As soon as I can I get my itinerary from the production assistant, I do – she emails it. Check. Leaving Oslo at 9:30 AM, CONNECTING in Amsterdam through to Seattle at 12:50. Great. I immediately reach out to friends in London and Prague to see who wants a visitor. Prague responds first – done.  Jump on Kayak.com – what flights go Amsterdam to Prague? 7:45 PM direct flight for less than $200!? Sold. I’ve never been so spontaneous, but this is absolutely happening.

“How are you feeling Lars? It’s okay to be sad or frustrated, a bubble is bursting.” This is all true, but behind my genuine “I’m doing great” is another adventure just hours away that I have to hide, but is SO damn exciting. I stay awake hours into the night preparing. My goal is to pare down to the bare essentials and literally live out of a normal school kids backpack for another week or two. Since I’m already in Europe and my boss has agreed to let my sabbatical continue until the show is done filming – this just makes way too much sense. (I’m so damn lucky to work for such a great employee first company that genuinely treats us like real people and can see our perspective. That kind of stuff doesn’t go unnoticed and builds up huge amounts of employee loyalty.)

Four pairs of underwear, four pairs of socks, 3 shirts, my travel everywhere UW shorts, one down (but super compact) puffy jacket, and one pair of lightweight (super compact) rain pants. Then it’s just toiletries, my big camera (hands down the heaviest item), hat, and sunglasses.

I chat with Laura in London – she’d also love a visitor! Perfect! I’ll try to rebook my Amsterdam to Seattle leg if it’s possible, if not I’m more than willing to buy a one way ticket home. I’ll figure out those details in the “morning”. I go to bed a mere 2.5 hours before my alarm is scheduled to go off.

“How are you feeling this morning Lars?” “I’m really really good!” “It’s okay to be sad.” I’m told. “Oh I know – but I’m great.” I’m sure the production assistant felt like I had some sort of emotional disconnect whereby I was unable to feel sad or frustrated – I definitely can, but this sort of spontaneous trip is literally a dream come true (unlike being on Alt For Norge which I never could have even dreamed up.)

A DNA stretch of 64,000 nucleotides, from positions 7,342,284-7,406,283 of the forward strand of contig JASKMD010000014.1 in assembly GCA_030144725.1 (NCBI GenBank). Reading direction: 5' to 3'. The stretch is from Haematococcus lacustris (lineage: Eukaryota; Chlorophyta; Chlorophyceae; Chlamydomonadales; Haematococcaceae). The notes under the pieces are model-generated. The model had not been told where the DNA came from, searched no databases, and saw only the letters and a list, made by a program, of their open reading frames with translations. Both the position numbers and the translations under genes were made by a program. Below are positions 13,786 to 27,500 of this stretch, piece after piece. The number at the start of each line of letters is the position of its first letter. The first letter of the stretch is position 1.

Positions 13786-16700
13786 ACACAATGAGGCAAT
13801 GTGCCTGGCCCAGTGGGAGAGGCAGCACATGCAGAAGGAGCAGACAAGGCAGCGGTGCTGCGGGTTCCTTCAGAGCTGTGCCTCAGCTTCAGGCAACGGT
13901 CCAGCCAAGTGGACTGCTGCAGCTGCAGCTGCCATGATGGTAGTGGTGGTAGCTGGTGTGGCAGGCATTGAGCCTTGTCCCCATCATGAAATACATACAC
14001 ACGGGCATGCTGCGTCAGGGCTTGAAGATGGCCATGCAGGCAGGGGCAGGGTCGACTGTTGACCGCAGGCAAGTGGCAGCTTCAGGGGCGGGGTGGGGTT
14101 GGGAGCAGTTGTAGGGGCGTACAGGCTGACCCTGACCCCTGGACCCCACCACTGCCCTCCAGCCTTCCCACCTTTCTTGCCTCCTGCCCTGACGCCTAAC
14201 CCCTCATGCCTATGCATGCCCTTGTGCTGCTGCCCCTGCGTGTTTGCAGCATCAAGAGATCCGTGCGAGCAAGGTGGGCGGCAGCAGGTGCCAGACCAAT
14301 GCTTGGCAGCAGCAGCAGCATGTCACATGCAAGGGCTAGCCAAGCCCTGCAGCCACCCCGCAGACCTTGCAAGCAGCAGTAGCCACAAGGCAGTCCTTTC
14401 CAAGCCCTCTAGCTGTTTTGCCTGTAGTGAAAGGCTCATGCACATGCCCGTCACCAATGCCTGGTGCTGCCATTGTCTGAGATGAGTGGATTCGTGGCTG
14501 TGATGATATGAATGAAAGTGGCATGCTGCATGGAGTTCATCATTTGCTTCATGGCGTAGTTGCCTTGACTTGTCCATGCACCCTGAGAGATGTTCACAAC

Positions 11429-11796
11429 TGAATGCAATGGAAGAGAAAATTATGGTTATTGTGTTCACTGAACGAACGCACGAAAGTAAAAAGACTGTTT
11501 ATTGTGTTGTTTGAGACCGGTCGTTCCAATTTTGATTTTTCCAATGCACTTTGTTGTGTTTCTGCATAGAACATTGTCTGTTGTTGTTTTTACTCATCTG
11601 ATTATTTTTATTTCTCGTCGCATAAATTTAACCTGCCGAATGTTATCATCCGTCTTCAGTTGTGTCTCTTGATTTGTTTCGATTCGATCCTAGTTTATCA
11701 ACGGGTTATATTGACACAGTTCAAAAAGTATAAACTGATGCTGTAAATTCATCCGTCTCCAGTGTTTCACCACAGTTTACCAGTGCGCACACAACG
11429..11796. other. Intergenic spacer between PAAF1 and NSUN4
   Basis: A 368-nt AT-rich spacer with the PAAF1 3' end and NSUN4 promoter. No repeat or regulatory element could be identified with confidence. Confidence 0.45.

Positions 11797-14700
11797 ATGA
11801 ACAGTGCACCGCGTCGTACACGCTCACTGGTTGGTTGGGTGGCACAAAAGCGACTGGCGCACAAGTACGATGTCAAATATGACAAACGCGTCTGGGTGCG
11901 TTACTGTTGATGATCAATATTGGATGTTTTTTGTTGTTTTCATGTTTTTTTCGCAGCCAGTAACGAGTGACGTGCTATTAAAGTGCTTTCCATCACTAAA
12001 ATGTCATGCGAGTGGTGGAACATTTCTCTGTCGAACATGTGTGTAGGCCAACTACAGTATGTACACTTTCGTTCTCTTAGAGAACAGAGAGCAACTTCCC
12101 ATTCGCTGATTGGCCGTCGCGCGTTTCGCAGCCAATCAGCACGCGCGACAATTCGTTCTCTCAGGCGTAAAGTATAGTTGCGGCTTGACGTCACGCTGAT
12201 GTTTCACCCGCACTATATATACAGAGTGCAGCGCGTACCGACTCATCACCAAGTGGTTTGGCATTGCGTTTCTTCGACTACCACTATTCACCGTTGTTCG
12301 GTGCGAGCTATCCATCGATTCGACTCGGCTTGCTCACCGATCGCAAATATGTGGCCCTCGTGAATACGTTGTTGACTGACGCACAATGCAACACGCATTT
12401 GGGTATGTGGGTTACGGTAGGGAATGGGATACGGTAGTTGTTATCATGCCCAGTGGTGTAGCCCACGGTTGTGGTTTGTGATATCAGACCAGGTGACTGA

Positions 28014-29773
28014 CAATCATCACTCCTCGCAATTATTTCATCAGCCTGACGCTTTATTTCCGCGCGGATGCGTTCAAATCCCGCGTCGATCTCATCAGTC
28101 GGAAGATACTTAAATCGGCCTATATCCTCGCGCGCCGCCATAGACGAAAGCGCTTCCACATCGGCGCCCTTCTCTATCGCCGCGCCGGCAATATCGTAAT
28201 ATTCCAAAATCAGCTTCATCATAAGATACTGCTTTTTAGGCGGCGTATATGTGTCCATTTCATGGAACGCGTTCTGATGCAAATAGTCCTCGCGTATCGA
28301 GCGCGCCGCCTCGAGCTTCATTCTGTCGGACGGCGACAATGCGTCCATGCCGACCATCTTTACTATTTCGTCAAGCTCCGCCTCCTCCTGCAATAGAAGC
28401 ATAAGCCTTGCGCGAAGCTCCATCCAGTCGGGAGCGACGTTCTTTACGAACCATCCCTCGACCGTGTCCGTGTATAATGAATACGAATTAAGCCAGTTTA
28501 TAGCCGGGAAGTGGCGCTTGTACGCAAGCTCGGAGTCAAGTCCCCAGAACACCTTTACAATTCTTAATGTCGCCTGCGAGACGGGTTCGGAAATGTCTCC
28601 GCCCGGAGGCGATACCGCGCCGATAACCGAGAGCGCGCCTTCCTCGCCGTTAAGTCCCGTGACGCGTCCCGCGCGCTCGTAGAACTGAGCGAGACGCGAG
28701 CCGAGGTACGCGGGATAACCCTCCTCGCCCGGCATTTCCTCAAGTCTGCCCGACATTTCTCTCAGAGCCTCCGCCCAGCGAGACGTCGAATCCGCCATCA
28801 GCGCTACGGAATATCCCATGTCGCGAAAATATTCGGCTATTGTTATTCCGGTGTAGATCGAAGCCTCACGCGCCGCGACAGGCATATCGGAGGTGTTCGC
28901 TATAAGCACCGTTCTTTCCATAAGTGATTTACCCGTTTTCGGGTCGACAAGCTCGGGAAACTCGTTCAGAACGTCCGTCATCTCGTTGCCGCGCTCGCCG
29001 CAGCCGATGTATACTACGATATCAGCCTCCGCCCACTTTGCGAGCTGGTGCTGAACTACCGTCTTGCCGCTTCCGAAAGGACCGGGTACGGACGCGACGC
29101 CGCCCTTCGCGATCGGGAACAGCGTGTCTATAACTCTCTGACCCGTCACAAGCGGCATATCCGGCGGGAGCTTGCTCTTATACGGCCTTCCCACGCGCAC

We arrive at the airport and the production assistant uses her one last chance to keep an eye on me until I literally disappear from sight passing through security.

I’m free. It’s go time.

I quickly talk to a rep about changing my Amsterdam to Seattle flight. Because it was booked “on one ticket” you can’t split the legs – damn. That means I’ll be buying a one way ticket home. Whatever, I don’t have a car payment and I drive a “brand new” 2001 Subaru Wagon. Life is about choices and I’ve made the choice to be frugal elsewhere so I can do things like this.

Now I have a conundrum. When do I let my Amsterdam to Seattle flight know my plans have changed and I’d be going to Prague? I’d love the bags to just go through – no shipping, no hauling, no nothing. Is 30 minutes enough time to toe that line?

Smart people learn from their own mistakes, wise people learn from the mistakes of others. Learn from mine.

In this day and age of security, NO bag travels without its owner. My 30 minute plan turned into a “walk 5 minutes down the terminal and talk to the transfer desk”, turned into “wait 10 minutes to talk to someone”, turned into “What!? No you can’t do that, you have to get on that plane!” turned into “FML What?!”, turned into “this will cause a delay, every 1 minute costs us approximately €3,000, and if people miss connections in Seattle, we could have to pay €200,000”, turns into my head in my hands, “What the hell have I done!?”

If you were a passenger on that plane and it was delayed because of me, my sincerest apologies.

They find my bags on the plane and offload them fairly quickly, but to get them back I have to pay a “financial impact penalty” of €275. Not the way you want to learn your lessons, but a way to make them stick – and considering the burden the airline bares, not a huge percent in the scheme of things. Luckily it’s total and not per checked bag.

It seems like forever, but ~1.5 hours later I finally actually get my bags. Now what? I refuse to haul these around Europe. I find a service that can ship them home in 10-15 days for a very fair price. Awesome. I’m FINALLY free. Next flight leaves at 7:45 PM and it’s 3:00! Amsterdam here I come!